Wednesday, January 18th, 2023
By now, you’ve probably heard of ChatGPT. It’s an artificial intelligence (“AI”) site offered by a company called OpenAI. ChatGPT and its ilk will dramatically affect content creators.
It can be used to write shockingly good essays and computer code. Businesses could use it to compose explanations and summaries of things. But it has limited knowledge of events after 2021, so it’s weak on current information.
What does it mean for businesses and the people who work there? Today, I’ll focus just on copyright issues.
First, some background: ChatGPT is a large-scale generative AI model. It’s optimized to generate content rather than answer questions. A Google search is usually better at the latter.
It works by having studied a massive database and then learning what is good or bad output through self-learning and human feedback.
You use it by inputting a prompt, which is a request for it to compose something, such as “write a 700-word essay on the copyright implications for businesses using ChatGPT.” (I did that. I give it a B.) Users can rate ChatGPT’s output, which helps it perform better.
OpenAI, in which Microsoft is an investor, will soon release a better version of ChatGPT, GPT-4. Google is competing with a rival AI chatbot, LaMDA, which is in beta testing.
Because ChatGPT is a content generator, understanding copyright law is critical.
Copyright is the exclusive right of an author of an expressive work (such as an article or computer program) to control the copying, distribution, performance, and display of the work and the making of new works based on the original. Copyright infringement occurs if someone else commits one of those acts, such as copying, without permission and if the act isn’t fair use.
Copyright doesn’t protect ideas. It protects only how they are expressed. Thus, generally speaking, if you entirely rewrite something produced by someone else, you can own the copyright to what you create and would avoid infringing upon any copyright in what you rewrote.
An author owns a copyright to what he or she writes, even if the copyright isn’t federally registered and no copyright notice is used. Thus, presume anything you see in writing online or elsewhere is someone’s copyright property.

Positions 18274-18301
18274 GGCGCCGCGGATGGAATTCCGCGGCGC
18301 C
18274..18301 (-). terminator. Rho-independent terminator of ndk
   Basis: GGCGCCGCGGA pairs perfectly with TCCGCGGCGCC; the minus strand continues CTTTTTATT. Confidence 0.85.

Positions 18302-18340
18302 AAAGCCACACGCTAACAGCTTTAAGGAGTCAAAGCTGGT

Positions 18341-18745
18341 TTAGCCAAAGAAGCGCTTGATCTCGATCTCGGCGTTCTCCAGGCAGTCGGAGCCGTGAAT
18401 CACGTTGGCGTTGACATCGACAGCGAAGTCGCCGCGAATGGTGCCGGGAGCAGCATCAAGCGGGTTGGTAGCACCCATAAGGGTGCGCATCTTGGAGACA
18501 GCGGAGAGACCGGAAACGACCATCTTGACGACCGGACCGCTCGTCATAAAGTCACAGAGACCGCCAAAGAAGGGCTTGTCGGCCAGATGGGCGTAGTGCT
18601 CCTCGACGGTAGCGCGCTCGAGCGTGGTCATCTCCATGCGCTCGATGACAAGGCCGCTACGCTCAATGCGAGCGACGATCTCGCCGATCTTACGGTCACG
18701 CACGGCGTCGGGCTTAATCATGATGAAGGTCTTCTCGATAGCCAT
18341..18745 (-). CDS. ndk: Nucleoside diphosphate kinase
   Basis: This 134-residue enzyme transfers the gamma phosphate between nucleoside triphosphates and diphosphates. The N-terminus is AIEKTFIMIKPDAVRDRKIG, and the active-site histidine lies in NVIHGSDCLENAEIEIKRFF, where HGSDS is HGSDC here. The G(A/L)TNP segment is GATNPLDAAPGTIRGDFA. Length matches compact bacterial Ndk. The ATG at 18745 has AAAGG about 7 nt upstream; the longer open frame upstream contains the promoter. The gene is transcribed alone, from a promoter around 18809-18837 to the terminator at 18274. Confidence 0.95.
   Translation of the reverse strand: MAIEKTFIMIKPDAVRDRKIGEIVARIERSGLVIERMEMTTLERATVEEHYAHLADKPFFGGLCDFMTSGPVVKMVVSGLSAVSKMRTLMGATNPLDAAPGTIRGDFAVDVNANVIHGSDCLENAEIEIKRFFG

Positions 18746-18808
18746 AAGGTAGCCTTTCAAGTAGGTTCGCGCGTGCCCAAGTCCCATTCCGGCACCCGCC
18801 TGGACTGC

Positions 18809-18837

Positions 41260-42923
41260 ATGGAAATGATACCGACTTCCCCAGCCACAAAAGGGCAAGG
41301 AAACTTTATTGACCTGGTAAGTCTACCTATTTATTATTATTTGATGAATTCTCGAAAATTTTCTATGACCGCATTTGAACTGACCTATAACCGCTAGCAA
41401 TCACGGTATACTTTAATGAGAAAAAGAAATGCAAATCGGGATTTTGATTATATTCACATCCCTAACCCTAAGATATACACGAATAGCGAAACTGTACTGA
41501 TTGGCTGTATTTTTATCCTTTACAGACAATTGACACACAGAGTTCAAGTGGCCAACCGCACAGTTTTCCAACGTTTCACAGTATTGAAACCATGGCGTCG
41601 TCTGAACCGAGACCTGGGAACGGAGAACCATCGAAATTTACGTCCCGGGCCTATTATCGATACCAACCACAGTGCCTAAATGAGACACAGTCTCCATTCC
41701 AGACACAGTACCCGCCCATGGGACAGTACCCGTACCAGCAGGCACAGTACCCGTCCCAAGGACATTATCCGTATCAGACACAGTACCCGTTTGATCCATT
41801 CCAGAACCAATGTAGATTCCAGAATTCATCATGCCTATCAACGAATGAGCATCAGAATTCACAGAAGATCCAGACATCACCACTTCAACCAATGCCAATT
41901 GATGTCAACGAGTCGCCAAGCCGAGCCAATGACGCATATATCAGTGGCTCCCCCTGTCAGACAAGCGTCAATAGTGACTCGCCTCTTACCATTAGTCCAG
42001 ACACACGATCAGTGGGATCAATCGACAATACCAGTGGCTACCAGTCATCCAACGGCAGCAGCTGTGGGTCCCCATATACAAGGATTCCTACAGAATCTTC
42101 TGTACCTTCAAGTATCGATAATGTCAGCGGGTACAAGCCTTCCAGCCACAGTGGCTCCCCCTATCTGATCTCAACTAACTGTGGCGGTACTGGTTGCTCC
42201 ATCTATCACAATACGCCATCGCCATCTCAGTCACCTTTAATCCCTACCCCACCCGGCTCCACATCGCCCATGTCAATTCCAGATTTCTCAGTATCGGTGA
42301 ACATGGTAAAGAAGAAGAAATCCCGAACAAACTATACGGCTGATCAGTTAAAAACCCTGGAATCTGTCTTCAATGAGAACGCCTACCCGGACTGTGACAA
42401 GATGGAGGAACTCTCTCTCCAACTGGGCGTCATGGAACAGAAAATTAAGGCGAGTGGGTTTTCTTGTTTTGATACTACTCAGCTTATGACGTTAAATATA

Usually, an employer owns the copyright to what an employee creates within the scope of employment but does not own what an independent contractor creates unless the employer gets a written ownership assignment from the contractor.
OpenAI’s terms of service for ChatGPT give the user all ownership of output generated by that AI, to the extent any such rights exist. But the U.S. Copyright Office held that AI-generated material can’t be anybody’s copyright property because, to be copyrightable, a human must author it.
That doesn’t mean you’re out of the woods regarding possibly committing copyright infringement by ChatGPT’s output as-is. If your prompt targets a specific work or author or asks for content on a niche subject, ChatGPT’s output might be too similar to a single work in its database that is protected by copyright. It’s remotely possible that infringement could happen even if you use an untargeted prompt.
Consider these tips for protecting yourself against a copyright infringement claim:
• Rewrite what ChatGPT generates as much as possible.
• Use prompts that don’t reference a specific copyrighted work or author and, if possible, avoid prompts that are super narrow in subject matter. Don’t reference in your prompt any author who might still own copyright rights. This generally means any living person or anyone who died in the last 70 years.
• Internet search the output to try to ensure it isn’t too similar to any one thing.
• Save a copy of the prompt so you can later show you weren’t targeting any specific copyrighted work.
• If you don’t entirely rewrite the ChatGPT output, disclose that you initially generated your work with an AI and say you have not knowingly copied anyone else’s work.
Doing the last two things won’t insulate you from copyright infringement liability, but they might reduce your damages exposure.
Overall, it appears the risk of committing copyright infringement using ChatGPT is small. It claims to be engineered to avoid generating an output identical to any single work in its database. And if you use output with only a tiny portion of someone else’s copyright property, that copyright owner may have a weak case.
In 1960, computer scientist J.C.R. Licklider wrote of a coming “man-computer symbiosis.” The upshot was the day would come when AI becomes powerful, but humans are creative, so the best results could be had by close work between computers and human brains. We’ve been getting there for years, but publicly available generative AIs are a giant leap forward. Prepare yourself accordingly.
Written on January 18, 2023
by John B. Farmer
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